Imitation

This technique is key and I give it most of the credit for my success in improving my “accent”. When I was a kid I used to imitate just about everything I saw on TV. Eventually, I got pretty good at doing accents and voices. I pretty much do the same thing when I am practicing Japanese. I listen to Native speakers tones, inflictions, and accents and then try to copy exactly what they said, exactly the way they said it. For this technique to be effective, try and copy as soon and often as possible after you hear a new sentence. It is usually possible to use it in the same conversation your hear it. If not, then you should practice by yourself immediately after your conversation has finished.

Record and Listen

We tend to hear what we want when we are speaking. It is common that we don’t even hear the difference between our own accent and a native one. By recording your own voice and listening to it, you can hear what you really sound like. It is also handy to have the same audio in native Japanese for easy comparison.

Talk Like a Crazy Person

Have you ever seen someone walking down the street talking to him or herself and think that person is crazy? You want to become that person. Only you want the words you are speaking to be Japanese and you want to focus on moving your mouth to make the correct Japanese sounds. I used to do this as a college student walking in between classes. I would guess that more than a few people probably walked past me hearing “Ra Ri Ru Re Ro” and thought I might have lost it.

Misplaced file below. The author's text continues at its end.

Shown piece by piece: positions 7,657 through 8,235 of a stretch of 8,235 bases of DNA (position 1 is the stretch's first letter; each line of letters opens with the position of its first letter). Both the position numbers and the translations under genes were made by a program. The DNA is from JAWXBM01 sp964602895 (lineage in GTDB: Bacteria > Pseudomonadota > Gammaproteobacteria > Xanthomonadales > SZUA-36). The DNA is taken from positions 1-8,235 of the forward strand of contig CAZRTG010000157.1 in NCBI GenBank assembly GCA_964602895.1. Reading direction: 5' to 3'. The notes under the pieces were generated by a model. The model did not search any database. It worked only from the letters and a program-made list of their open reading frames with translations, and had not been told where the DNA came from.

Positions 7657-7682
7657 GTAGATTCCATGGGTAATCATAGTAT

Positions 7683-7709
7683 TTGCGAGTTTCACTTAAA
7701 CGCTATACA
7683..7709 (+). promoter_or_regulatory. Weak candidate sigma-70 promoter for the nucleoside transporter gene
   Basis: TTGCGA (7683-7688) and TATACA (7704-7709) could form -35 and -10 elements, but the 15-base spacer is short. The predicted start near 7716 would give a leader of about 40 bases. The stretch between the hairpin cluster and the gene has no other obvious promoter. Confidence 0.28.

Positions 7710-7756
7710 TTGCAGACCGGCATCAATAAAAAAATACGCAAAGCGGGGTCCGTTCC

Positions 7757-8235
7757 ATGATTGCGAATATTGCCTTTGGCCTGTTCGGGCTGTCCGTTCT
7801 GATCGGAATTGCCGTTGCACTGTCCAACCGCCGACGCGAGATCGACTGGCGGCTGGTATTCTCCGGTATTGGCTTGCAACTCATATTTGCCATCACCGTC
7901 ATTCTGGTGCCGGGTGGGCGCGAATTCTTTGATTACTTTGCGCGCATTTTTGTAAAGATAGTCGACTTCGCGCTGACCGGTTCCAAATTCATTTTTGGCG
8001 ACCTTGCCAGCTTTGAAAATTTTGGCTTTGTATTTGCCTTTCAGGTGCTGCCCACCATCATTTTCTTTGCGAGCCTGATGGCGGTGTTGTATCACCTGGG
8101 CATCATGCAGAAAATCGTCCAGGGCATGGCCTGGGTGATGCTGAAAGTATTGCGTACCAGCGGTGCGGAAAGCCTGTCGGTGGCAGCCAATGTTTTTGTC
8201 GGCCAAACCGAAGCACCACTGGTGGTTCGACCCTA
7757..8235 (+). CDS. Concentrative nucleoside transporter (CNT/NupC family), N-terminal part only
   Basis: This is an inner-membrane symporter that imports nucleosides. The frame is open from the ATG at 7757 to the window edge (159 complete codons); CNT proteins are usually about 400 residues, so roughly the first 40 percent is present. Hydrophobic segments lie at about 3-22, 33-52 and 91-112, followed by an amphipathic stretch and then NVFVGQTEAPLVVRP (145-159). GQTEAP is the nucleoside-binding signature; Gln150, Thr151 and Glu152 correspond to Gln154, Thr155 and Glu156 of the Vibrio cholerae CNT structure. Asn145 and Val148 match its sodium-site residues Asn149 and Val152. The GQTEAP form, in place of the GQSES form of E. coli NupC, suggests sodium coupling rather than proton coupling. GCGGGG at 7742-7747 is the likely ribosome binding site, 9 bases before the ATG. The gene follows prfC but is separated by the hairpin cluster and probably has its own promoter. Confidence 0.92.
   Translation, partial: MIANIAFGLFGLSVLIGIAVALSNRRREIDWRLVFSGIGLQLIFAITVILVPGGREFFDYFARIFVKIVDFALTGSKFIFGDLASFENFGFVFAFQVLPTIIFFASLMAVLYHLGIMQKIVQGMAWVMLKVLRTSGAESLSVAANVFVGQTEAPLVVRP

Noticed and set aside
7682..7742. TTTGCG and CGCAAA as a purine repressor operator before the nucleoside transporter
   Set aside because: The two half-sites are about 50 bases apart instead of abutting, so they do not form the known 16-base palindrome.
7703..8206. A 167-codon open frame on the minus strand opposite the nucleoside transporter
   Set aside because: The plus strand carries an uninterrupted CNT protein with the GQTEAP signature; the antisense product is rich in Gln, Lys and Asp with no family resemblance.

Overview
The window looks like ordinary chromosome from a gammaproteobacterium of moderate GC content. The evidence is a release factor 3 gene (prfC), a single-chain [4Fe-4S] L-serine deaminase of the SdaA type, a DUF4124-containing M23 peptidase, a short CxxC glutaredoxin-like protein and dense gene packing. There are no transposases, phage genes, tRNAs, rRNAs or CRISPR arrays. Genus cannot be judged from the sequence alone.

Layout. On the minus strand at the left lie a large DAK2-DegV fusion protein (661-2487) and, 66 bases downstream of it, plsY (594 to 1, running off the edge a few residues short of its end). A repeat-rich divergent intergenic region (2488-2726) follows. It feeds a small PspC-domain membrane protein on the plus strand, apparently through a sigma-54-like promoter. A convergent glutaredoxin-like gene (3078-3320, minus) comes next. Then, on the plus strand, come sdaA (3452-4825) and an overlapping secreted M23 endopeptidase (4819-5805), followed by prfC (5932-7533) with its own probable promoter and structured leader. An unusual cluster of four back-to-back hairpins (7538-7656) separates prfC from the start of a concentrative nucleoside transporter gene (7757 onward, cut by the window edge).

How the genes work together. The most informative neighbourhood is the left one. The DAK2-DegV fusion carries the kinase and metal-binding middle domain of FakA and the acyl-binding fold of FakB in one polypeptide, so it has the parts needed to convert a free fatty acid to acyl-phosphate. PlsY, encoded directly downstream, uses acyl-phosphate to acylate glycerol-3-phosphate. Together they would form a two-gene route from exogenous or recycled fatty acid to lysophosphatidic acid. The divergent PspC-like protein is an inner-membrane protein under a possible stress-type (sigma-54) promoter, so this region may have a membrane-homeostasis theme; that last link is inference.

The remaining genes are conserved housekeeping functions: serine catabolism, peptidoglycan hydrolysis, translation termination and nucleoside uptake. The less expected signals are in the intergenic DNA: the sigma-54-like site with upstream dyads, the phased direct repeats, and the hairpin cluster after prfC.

Over Exaggerate

This was a technique I learned in a Japanese class at Waseda University. Open your mouth big and over emphasize each sound. This is a great way to teach your mouth and tongue to move the correct way. Just simply read though the Japanese alphabet again and again using this method. You may feel a bit silly, but after you do it for a while you will realize you were probably mumbling. I did.

Practice and Repetition

As a small child I had difficulty pronouncing Rs. Since my favorite show at the time was the “Smurfs”, I used to sit with my father repeating “Smurfs, Smurfs, Smurfs”. I don’t know how many hours we spent, but I eventually got it. Learning Japanese is no different. Your tongue and mouth have spent years learning to move in certain patterns and it will take time and practice to teach them new ways. The longer and more often you practice the better you will get!